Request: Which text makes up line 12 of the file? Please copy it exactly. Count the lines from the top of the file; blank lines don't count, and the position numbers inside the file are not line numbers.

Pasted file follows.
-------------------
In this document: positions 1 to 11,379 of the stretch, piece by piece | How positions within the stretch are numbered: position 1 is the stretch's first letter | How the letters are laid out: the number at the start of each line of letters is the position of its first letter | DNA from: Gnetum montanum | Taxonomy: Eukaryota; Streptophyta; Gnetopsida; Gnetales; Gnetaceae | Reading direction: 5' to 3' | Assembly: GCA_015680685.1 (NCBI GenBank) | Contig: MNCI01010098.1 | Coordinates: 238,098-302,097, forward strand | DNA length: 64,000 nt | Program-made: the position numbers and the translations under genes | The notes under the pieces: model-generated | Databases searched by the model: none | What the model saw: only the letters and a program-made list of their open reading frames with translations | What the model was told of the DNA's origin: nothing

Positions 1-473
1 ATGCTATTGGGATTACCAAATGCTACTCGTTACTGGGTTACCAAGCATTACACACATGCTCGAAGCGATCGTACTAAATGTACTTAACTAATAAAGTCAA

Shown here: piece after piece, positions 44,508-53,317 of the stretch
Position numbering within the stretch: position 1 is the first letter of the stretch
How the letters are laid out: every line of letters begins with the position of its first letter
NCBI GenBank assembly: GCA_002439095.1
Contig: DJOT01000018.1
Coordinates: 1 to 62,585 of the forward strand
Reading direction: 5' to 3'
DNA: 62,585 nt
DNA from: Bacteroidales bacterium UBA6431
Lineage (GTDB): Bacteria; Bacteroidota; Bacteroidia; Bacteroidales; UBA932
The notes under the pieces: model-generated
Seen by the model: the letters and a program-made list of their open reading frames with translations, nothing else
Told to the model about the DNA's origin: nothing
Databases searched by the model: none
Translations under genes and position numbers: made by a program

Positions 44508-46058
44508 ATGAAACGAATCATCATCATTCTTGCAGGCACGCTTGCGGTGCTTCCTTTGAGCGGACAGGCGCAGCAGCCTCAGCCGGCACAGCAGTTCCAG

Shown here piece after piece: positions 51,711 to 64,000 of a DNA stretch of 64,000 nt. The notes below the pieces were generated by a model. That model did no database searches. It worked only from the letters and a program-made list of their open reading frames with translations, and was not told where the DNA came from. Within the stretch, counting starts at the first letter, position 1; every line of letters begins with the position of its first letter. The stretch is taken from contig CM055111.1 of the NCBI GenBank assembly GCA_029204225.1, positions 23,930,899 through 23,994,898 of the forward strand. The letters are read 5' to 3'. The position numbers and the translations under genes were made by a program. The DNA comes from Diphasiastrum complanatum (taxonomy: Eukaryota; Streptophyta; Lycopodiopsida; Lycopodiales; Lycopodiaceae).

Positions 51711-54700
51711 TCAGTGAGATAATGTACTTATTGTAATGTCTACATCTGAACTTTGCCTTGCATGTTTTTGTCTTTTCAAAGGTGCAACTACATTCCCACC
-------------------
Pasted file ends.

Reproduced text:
DNA from: Bacteroidales bacterium UBA6431